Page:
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   RE: [xml-dev] SML: Second Try

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That's right.  It wasn't a replacement for HTML. 
HTML is an application language.  So, without 
XML, you would still have HTML, not XHTML, and 
so on.

Had the argument not to simplify carried the 
day, HTML would be all that the W3C would have. 

Since we're speculating anyway...

The SGML simplification would have carried on 
in ISO where the impetus for it was already 
well underway for reasons not only based on 
web requirements, but because the problems 
of profiling SGML systems for conformance were 
already obvious (the Unicorn debates).  SGML 
had considerable growth rings by 1995.  One 
can call it baggage, but that ill-chosen term 
overlooks the requirements that were vital 
when it was designed even if overcome later 
by hardware, convergences in architectures, 
encodings, and so on.  The web was just the 
set of requirements. 

So the profiling would have been done, would 
still be just an SGML profile, would not be the 
property of a private consortium, and perhaps, 
not as hyped.  One of the reasons given to me 
for moving to the W3C was to sell it. The best I can 
say for that decision is that the W3C was more 
practiced as doing this online with a WG that 
commented.  That brought more talent to the 
work even though the SIG still called the shots. 
In the end, ISO cooperated by making the ammendments 
to ISO 8879 that made it all kosher.

The XML subset or simplification arguments revolve 
around ditching DTDs.  As much support as has been 
brewed for that starting back when the original 
SIG/WG was in motion, it will be problematic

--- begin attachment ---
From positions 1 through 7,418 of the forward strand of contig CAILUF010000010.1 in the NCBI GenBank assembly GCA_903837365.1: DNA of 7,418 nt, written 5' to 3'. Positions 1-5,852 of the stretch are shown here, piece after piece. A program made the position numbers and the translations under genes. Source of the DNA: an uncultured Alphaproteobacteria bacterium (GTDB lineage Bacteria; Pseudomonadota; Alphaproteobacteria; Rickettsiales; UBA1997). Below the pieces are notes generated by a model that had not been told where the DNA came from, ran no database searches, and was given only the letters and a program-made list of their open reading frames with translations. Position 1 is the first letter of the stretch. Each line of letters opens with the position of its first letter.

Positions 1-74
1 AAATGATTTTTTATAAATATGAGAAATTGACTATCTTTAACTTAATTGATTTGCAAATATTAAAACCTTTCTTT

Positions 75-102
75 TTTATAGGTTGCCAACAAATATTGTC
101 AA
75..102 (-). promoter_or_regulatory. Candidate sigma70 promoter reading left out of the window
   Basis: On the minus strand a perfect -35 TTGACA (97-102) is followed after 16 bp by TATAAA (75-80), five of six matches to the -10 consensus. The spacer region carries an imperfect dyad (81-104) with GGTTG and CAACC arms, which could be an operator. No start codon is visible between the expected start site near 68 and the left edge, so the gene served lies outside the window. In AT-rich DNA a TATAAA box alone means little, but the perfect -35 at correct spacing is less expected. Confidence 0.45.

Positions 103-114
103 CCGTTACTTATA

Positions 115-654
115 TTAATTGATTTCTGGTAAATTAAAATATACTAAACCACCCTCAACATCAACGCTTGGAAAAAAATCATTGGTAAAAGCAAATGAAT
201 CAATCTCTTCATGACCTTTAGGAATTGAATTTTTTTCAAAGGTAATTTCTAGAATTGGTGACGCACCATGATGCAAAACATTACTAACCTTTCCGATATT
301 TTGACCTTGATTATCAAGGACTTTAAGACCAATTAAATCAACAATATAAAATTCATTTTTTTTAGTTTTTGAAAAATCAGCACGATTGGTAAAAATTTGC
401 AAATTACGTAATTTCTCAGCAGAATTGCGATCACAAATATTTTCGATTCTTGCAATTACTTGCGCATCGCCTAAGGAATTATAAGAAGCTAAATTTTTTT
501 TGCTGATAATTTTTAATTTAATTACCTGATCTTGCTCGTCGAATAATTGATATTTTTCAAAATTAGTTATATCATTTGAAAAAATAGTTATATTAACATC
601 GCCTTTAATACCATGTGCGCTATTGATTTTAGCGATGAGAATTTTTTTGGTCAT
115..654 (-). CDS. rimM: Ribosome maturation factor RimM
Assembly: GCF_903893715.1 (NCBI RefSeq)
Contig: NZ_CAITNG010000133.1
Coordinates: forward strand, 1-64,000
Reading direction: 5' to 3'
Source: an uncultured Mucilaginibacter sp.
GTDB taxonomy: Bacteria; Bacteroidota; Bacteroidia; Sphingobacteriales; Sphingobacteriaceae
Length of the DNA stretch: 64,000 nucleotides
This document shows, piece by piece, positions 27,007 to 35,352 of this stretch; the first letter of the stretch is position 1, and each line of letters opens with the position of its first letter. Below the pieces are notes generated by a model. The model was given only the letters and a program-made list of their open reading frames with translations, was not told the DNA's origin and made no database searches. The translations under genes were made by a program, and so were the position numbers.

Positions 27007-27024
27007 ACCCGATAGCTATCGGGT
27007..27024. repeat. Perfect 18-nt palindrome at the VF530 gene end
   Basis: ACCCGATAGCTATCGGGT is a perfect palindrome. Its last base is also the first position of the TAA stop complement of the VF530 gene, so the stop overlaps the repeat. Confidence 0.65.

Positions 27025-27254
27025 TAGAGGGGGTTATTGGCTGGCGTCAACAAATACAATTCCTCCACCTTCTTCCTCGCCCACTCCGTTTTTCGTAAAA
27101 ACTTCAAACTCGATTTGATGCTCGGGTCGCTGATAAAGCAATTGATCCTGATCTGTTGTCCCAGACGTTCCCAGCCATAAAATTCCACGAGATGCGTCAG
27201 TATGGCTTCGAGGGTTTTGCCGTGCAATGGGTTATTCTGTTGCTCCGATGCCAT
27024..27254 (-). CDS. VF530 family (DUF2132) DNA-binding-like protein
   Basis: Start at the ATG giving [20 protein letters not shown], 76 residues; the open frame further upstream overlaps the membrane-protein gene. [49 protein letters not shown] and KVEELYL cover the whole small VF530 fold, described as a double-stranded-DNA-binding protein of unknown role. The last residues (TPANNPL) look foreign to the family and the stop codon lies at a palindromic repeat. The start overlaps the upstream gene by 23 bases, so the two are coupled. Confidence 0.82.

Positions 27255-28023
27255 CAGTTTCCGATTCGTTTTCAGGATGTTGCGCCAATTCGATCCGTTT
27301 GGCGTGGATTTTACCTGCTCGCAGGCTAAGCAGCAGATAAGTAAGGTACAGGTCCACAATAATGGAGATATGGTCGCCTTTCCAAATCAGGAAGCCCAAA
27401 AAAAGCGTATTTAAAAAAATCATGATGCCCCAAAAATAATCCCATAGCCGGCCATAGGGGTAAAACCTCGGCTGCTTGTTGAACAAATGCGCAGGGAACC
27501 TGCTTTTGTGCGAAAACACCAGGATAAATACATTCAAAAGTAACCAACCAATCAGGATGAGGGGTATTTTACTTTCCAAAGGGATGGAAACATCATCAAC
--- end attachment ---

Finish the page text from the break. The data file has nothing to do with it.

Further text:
because it will be followed quickly or in parallel 
for replacing the functionality lost, eg, using 
the xml: namespace for things like IDs.  A subset 
that does something for everyone but fails to 
meet the niche requirements of critical groups 
will be just as widely criticized.  How many 
profiles do you think you can live with before
it is just "heck, make sure the parser supports 
it all and use profile flags".  I get a bit weary 
of seeing the nose in the camel's tent without 
acknowledging just how far the camel can spit.

Anyway, all spilt milk.  I just haven't seen a 
convincing argument for creating a subset that 
couldn't be met by different means.  Rick Jeliffe 
and Henry Thompson have offered alternatives that 
should be evaluated seriously before a mad dash 
to create yet another potentially disruptive 
subset of SGML.


From: Seairth Jacobs [mailto:seairth@seairth.com]

I must have learned my history wrong.  My understanding was that XML came
about as a simplified version of SGML to work for the web.  It was no more a
replacement for HTML than a brush and canvas is a replacement for a
painting.  People saw the value of bringing SGML to the web, but obviously
felt there was a lot of baggage that needed to be left behind.  To my eyes,
this is no different an argument than people are now making for XML.


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